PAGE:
As more Americans try to stay healthier and to beat the pains of commuting by car, bus, or light rail systems, many (including yours truly) have turned to bicycling. But as a result, non-fatal bike injuries have skyrocketed—especially for men and for riders older than 45—and two-wheel collision treatment has become expensive: The annual cost of medical care for bike crashes in 2013 alone exceeded $24.4 billion, double the amount for all occupational illnesses.
Those are findings of a multi-year study (1997-2013) of electronic records on 3.8 million non-fatal and 9,839 bike-related deaths, research published in Injury Prevention, an online specialty journal.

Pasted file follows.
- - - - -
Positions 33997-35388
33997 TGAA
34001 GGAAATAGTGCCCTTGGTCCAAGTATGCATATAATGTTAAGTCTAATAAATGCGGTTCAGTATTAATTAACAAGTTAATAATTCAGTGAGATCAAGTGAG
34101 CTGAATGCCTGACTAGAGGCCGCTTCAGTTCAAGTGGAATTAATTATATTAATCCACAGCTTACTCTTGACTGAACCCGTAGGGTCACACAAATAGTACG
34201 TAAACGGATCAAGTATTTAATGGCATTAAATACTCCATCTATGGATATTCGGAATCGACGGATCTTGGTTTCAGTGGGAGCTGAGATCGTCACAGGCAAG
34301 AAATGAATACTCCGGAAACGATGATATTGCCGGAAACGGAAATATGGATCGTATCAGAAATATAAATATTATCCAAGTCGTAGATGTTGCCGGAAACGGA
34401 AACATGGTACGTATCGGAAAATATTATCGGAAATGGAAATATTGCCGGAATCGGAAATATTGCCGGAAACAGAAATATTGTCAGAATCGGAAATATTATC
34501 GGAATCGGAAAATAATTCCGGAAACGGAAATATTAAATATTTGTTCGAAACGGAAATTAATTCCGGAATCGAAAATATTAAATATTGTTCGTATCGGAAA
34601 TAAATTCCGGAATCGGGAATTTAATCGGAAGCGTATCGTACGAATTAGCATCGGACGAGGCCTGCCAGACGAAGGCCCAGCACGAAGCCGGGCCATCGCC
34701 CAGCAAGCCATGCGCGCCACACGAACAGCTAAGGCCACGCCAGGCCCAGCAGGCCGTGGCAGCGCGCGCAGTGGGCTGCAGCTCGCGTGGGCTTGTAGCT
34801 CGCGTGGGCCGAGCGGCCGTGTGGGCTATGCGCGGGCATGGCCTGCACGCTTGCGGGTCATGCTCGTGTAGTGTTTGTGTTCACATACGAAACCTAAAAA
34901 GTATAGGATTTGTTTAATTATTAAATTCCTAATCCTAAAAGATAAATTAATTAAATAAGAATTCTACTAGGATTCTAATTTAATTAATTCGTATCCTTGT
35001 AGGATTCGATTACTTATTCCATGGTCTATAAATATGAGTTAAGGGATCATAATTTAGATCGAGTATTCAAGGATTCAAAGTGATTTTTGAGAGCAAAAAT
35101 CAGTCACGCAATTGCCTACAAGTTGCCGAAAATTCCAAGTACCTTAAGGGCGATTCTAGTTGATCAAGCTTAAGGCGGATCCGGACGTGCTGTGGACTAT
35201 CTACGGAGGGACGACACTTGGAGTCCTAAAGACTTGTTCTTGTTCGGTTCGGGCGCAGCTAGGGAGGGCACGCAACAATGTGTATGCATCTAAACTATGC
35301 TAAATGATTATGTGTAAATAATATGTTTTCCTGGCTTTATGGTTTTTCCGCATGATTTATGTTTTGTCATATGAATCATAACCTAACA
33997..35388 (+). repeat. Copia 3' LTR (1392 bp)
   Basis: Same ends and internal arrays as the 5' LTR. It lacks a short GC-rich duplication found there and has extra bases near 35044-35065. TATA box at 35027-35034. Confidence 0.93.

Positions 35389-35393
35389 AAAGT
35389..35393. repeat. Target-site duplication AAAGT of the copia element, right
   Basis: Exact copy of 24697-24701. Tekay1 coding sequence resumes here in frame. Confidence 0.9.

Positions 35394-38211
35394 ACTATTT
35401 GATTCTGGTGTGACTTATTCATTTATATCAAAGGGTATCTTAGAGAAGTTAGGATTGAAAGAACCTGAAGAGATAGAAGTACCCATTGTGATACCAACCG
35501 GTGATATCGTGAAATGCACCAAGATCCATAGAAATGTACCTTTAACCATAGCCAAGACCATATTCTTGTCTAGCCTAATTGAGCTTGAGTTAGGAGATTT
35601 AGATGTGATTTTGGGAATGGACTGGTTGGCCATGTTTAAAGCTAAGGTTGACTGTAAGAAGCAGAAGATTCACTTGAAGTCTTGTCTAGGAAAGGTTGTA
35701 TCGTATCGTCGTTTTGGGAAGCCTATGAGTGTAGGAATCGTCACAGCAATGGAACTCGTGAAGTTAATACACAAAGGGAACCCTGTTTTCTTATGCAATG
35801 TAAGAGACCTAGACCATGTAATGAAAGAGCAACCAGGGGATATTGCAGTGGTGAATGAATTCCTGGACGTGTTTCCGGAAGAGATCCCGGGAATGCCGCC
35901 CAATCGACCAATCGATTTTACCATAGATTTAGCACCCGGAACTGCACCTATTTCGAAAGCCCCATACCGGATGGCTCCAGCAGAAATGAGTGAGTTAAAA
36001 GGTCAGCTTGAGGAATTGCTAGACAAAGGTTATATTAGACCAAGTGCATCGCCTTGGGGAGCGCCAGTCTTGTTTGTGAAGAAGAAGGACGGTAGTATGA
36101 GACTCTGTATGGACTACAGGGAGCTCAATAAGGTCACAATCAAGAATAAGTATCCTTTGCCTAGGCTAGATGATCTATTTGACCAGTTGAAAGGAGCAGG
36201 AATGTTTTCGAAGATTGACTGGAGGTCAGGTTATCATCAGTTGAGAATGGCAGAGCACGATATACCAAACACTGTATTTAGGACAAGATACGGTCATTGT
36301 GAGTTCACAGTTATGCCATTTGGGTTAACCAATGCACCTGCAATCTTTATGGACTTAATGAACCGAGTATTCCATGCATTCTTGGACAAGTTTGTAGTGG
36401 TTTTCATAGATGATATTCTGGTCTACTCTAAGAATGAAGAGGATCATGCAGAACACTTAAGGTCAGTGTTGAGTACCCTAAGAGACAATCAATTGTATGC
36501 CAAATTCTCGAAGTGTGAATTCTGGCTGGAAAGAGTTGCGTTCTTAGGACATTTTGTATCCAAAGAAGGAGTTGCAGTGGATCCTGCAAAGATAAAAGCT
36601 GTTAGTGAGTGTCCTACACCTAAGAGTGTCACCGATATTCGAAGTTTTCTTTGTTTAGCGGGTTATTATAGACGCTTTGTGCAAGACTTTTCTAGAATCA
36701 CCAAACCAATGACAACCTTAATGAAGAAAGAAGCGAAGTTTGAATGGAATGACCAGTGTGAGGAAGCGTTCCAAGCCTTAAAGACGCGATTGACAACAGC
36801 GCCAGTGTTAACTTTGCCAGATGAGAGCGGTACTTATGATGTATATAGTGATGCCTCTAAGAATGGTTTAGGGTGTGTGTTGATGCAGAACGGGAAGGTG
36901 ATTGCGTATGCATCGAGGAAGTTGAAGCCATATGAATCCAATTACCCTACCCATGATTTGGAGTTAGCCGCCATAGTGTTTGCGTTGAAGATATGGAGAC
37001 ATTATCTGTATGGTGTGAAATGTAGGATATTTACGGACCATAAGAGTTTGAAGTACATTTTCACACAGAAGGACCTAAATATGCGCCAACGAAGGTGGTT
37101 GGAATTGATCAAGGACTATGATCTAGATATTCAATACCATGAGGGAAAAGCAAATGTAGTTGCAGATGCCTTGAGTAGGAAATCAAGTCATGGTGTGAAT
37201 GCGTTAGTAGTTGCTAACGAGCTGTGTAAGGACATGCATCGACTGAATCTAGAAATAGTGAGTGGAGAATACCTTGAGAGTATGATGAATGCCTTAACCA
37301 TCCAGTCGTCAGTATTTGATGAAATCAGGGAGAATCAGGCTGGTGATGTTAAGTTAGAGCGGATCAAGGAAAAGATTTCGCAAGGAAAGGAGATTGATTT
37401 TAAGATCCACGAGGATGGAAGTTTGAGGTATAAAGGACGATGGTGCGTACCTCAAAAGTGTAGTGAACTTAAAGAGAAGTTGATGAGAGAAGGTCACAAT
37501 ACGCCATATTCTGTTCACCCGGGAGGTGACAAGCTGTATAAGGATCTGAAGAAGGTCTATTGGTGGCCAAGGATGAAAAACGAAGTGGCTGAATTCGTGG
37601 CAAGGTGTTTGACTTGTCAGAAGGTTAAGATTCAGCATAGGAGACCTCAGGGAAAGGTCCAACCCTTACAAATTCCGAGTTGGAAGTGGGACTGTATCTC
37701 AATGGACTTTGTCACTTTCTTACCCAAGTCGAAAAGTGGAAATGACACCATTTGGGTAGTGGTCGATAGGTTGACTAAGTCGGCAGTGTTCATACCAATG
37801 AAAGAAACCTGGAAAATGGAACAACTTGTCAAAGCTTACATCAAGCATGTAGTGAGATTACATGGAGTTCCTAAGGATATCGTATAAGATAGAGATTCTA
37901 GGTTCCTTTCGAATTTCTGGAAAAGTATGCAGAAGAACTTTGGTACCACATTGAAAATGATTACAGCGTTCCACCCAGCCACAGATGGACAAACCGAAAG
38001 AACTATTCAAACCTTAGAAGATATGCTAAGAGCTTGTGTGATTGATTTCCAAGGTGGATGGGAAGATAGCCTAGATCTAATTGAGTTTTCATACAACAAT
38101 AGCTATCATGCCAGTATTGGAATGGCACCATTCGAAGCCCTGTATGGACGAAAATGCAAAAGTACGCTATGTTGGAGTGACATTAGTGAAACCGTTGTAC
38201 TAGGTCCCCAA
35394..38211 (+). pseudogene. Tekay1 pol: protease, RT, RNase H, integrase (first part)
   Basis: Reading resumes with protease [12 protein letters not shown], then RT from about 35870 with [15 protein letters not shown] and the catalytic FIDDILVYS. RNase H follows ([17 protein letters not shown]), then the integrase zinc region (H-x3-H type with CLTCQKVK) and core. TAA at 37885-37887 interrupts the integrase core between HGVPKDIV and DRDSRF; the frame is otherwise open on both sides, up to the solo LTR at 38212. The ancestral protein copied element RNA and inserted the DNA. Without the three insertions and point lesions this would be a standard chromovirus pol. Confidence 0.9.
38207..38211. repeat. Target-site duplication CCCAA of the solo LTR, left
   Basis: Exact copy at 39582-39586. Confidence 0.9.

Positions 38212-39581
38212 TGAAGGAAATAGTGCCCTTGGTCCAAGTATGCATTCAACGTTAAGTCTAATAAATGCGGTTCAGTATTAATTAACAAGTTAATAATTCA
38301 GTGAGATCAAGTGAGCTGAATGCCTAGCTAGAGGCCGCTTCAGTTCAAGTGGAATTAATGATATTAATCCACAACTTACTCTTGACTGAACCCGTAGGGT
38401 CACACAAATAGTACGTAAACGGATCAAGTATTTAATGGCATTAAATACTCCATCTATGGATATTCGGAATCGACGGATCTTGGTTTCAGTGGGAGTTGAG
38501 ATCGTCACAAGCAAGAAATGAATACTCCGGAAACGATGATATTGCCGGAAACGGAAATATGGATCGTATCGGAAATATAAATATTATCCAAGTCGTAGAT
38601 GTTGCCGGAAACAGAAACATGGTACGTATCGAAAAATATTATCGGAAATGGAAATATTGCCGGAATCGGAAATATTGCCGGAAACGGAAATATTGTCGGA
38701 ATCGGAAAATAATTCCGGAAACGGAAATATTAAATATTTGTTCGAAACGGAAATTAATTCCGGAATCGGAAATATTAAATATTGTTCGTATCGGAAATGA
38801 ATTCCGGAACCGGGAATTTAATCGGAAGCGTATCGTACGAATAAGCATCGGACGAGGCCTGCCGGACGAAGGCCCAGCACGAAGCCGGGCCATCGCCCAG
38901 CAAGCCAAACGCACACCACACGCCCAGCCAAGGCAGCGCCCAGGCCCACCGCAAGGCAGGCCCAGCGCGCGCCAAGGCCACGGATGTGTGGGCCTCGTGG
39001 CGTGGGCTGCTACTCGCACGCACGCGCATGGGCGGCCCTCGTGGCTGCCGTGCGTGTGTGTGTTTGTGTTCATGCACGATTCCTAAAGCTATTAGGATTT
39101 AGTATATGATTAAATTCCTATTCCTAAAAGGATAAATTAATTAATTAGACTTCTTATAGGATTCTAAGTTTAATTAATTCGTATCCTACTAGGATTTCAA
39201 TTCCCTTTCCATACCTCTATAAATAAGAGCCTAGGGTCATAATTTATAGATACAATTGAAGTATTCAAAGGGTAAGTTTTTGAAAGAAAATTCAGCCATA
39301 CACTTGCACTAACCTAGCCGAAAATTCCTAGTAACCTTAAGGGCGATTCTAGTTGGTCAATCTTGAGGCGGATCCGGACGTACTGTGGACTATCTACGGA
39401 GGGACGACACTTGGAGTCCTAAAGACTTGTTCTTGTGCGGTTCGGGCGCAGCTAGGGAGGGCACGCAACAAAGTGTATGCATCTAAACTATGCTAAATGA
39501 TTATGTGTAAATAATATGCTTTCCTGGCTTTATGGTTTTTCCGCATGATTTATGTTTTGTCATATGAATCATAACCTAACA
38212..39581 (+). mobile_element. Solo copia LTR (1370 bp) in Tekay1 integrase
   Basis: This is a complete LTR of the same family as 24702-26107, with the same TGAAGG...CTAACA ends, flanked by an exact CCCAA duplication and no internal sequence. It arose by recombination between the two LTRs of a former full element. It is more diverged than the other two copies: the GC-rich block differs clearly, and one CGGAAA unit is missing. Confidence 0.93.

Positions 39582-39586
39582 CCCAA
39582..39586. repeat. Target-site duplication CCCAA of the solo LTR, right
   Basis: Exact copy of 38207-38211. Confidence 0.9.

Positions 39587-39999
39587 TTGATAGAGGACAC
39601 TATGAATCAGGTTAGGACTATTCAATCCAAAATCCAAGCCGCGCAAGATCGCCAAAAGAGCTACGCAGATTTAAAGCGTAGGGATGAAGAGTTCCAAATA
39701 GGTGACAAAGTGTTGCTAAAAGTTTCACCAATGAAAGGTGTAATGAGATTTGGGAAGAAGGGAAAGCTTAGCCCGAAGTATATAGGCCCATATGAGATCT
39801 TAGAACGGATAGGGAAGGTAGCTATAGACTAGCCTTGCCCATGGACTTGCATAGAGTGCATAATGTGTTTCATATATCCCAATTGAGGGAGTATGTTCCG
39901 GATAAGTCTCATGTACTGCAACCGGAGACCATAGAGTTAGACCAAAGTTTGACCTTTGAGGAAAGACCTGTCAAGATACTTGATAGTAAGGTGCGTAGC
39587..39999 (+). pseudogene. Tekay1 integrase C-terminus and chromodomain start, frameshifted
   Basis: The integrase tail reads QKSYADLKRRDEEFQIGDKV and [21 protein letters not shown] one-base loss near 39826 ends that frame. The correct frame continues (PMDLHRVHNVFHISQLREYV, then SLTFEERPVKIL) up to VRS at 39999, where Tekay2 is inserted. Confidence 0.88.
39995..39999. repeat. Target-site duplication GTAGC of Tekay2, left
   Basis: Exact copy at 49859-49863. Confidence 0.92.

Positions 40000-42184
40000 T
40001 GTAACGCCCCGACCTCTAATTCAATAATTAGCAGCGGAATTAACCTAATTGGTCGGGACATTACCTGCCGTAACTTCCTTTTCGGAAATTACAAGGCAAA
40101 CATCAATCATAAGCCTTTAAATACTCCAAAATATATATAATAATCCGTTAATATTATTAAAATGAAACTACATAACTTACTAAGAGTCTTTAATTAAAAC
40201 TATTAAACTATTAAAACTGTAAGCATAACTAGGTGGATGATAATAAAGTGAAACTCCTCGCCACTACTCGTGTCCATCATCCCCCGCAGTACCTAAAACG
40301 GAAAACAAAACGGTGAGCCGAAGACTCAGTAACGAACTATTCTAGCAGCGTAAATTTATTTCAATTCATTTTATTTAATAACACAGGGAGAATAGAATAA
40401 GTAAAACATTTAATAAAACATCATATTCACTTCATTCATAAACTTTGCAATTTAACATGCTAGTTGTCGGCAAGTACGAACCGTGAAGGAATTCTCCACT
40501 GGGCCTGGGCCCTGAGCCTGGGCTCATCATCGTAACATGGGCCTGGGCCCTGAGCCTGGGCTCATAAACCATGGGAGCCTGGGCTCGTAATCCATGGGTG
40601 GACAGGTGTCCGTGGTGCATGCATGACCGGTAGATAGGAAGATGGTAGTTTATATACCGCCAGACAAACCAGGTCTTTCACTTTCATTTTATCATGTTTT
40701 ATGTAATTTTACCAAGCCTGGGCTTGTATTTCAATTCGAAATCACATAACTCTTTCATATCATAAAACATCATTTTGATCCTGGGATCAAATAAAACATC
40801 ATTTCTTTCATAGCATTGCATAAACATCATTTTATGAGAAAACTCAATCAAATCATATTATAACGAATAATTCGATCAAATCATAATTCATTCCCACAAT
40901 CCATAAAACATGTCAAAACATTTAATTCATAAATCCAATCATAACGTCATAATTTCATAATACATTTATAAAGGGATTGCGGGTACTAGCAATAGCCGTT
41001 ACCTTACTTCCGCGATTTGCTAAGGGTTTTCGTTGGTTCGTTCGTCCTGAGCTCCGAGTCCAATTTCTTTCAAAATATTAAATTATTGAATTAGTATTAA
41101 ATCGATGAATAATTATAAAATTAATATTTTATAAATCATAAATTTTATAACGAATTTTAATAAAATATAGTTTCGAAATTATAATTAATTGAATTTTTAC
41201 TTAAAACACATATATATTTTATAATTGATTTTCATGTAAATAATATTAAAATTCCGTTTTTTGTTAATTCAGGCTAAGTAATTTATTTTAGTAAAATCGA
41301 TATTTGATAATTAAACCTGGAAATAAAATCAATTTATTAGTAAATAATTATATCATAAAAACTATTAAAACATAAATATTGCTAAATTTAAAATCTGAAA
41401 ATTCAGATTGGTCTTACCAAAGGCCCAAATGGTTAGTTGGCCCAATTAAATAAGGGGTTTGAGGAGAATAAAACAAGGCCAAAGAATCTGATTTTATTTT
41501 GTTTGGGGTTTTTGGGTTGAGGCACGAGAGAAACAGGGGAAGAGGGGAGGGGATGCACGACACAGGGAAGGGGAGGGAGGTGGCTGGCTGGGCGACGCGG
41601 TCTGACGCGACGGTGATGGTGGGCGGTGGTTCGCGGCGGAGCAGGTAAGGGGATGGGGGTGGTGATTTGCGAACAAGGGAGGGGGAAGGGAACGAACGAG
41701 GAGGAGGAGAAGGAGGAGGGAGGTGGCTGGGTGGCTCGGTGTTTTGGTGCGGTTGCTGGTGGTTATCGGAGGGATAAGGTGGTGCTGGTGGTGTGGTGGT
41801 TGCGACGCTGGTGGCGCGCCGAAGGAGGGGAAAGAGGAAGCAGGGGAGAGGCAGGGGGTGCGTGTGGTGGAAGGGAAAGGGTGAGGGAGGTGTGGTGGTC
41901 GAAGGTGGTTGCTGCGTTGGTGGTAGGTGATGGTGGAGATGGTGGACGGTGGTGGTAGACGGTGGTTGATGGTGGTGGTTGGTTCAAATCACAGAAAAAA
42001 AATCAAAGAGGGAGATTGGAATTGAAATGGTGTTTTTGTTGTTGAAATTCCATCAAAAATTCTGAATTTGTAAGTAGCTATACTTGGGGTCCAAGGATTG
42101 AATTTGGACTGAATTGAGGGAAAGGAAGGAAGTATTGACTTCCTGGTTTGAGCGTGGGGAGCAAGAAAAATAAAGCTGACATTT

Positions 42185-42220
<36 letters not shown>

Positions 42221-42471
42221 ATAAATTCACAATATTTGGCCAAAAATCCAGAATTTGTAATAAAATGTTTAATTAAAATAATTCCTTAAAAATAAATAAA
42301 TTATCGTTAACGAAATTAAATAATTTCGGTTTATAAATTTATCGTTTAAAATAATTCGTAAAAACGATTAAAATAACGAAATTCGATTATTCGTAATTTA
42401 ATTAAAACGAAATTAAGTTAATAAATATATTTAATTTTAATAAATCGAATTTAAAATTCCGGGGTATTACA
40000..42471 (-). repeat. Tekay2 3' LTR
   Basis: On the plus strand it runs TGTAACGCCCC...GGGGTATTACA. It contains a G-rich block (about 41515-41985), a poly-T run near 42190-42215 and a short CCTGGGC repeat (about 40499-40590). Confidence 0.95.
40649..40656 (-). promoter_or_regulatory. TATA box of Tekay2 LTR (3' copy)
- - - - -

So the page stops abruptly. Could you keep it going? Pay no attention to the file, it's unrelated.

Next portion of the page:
A key reason why the cost of cycling wrecks—including for emergency transport, hospital charges, rehabilitation, nursing home stays, and lost work and quality of life—has raced upwards: Bikers more than ever are mixing it up with cars on streets. Road collisions accounted for just under half of biking injuries in 1997. They’re almost two-thirds of such wrecks now.